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  • Newark MuseumNewark Museum Newark, New Jersey
    The Newark Museum is the biggest museum in Newark, New Jersey and contains a marvelous collection of American art, arts of the Americas, Asia, Africa and the ancient world, contemporary art, and decorative arts. In the beautiful collection of masterpieces that are held in the American art collection, there are works of art by; Frank Stella, Albert Bierstadt, Thomas Cole, Hiram Powers, Tony Smith, Frederick Church, John Singer Sargent, Georgia O'Keefe, Mary Cassatt and Edward Hopper. The museum's Tibetan galleries have been thought of as the finest in the world, the collection being bought from Christian missionaries that traveled around during the early 20th century. It has an in-situ Buddhist altar that the Dali Lama consecrated. Besides the marvelous art collections housed here, the museum is devoted to natural science, including a mini-zoo that contains more than 100 animals, the Victoria Hall of Science that showcases many of the 70,000 specimen Natural Science collection and the Dreyfuss Planetarium. Behind the museum rests the Alice Ransom Dreyfuss Memorial Garden, which has become the setting for many concerts, performances and community programs, as well as being home to a 1784 old stone schoolhouse and Fire Safety Center.  The museum was started in 1909 by master Newark librarian John Cotton Dana, who had been instructed to establish a museum for the city to exhibit pieces of art, history, science, and technology that would encourage the study of the sciences and arts. The nucleus of the museum was a Japanese collection of silks, porcelains and prints that had been collected by a Newark pharmacist. The museum opened on the fourth floor of the Newark Public Library and was able to move into its own building that was constructed with funds donated by Louis Bamberger in the 1920s, and designed by Jarvis Hunt. It has continued to grow, moving south into the former YMCA, north to the 1885 Ballantine House and then in 1990 to the west by getting an existing building. Most of the museum, that included a new addition, the redesign was achieved by Michael Graves. In their featured exhibitions there are many wonderful collections that include; Constructive Spirit: Abstract Art in South and North America, 1920-1950s, Blackout: A Centennial Commission by Paul Henry Ramirez, Party Time-Re-imagine America: A Centennial Commission by Yinka Shonibare, MBE, Skies Alive! Bird Migration in the Garden State, Small but Sublime: Intimate Views by Durand, Bierstadt and Inness, Glass Beads of Ghana, The Lenox Legacy: America's Greatest Porcelain, 1889-2005, JPMorganChase Presents Once Upon a Dime: The World of Money, Fire Escapes: Danger & Survival, and A Cry of Fire: The New Jersey Fire Story. In their permanent galleries, there are the African Art Galleries, American Art Galleries, with more than 300 wonderful works of art that belong to the museum's marvelous collection that contains paintings, photography, decorative arts and drawings. There are 17 galleries in this collection that contain more than 250 years of paintings and sculptures with other media that attempts to tell the story of picturing America. To continue the permanent collections; the Art of the Americas, Asian Galleries, with 8 permanent galleries showcasing the extraordinary collection of the Tibetan artworks, the Classical Galleries, and the Contemporary Art Galleries, which contain the Women Photographers gallery, the American Art 1960s-1990s, contemporary art and finally decorative arts.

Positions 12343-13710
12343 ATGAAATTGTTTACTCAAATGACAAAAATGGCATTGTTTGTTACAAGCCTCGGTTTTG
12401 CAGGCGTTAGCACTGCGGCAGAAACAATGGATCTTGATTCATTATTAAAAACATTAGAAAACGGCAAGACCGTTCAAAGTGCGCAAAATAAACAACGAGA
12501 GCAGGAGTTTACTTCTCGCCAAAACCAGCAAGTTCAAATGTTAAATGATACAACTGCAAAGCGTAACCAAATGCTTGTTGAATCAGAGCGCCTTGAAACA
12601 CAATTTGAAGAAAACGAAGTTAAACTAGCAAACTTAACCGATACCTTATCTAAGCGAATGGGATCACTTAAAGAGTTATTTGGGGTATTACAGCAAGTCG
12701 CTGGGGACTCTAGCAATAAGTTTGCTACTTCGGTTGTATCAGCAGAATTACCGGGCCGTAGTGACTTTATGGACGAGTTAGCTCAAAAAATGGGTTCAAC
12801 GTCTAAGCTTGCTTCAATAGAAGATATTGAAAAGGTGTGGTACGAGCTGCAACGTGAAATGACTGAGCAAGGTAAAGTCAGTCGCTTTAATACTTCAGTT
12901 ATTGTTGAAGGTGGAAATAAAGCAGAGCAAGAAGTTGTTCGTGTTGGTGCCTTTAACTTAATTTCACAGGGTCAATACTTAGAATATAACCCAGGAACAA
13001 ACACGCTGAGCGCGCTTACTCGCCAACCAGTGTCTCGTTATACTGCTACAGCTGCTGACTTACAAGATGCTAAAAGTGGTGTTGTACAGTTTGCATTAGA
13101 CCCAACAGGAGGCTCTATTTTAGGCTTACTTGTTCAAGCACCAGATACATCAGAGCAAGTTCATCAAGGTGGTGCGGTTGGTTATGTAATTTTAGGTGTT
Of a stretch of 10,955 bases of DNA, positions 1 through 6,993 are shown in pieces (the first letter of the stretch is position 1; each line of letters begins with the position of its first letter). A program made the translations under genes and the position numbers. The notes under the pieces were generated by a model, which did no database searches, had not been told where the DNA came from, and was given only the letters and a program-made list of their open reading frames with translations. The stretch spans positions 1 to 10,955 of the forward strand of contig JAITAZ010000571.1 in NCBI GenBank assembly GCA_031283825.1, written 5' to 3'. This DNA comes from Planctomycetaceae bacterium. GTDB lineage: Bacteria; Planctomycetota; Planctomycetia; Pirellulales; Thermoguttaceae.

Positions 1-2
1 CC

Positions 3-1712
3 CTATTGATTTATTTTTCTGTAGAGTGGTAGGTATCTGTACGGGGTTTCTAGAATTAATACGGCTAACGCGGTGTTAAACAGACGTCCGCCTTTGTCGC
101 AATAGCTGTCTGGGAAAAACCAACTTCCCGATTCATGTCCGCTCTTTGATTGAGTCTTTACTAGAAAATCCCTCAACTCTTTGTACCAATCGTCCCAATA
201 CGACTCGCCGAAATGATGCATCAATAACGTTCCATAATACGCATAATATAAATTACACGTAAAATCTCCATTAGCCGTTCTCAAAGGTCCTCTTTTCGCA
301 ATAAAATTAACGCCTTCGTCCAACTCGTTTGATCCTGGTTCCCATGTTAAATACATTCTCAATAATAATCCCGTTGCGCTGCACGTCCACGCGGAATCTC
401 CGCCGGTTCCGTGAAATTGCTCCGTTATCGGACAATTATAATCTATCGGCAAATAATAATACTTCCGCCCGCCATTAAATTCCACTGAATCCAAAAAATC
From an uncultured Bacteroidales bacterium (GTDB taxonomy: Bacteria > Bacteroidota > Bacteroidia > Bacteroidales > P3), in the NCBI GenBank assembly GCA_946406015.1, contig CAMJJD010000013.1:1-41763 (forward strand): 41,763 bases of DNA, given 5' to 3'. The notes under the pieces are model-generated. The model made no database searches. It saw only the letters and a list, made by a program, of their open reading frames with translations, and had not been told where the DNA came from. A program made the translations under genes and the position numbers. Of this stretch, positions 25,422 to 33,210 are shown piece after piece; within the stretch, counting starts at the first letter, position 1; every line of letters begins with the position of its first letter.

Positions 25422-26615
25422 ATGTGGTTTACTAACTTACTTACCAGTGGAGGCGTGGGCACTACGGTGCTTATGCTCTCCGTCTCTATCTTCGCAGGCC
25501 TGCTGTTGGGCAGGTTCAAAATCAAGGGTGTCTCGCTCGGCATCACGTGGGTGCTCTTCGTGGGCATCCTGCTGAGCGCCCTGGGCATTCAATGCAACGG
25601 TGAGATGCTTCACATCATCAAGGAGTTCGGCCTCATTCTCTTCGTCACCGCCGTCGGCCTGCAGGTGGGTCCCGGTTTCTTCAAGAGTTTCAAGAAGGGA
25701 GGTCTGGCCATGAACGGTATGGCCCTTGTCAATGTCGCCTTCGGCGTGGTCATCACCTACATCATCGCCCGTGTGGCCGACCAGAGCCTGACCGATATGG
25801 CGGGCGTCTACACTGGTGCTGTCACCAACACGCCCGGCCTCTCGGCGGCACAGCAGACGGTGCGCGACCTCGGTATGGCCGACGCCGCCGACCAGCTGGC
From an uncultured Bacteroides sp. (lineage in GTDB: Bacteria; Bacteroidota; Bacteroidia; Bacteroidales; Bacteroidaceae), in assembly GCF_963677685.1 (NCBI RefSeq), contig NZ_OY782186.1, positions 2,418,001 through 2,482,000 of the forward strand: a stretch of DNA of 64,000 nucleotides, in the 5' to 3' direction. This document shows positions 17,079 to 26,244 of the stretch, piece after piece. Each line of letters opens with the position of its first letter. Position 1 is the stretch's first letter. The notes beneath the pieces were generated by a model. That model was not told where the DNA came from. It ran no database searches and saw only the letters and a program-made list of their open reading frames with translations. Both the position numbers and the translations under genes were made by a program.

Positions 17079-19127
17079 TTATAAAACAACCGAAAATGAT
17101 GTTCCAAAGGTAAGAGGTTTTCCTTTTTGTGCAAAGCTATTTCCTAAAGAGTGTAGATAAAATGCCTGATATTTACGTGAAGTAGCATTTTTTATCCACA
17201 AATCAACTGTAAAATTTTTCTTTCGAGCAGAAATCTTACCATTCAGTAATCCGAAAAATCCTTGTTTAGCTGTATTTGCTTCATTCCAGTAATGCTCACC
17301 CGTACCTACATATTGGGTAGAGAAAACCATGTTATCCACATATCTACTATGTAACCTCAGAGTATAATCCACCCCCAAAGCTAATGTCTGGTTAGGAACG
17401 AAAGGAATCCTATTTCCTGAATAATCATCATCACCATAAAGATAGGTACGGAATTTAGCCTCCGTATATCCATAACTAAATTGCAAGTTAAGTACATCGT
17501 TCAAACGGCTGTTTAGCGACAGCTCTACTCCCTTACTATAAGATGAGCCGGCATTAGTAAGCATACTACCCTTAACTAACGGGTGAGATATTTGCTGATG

January 11, 2011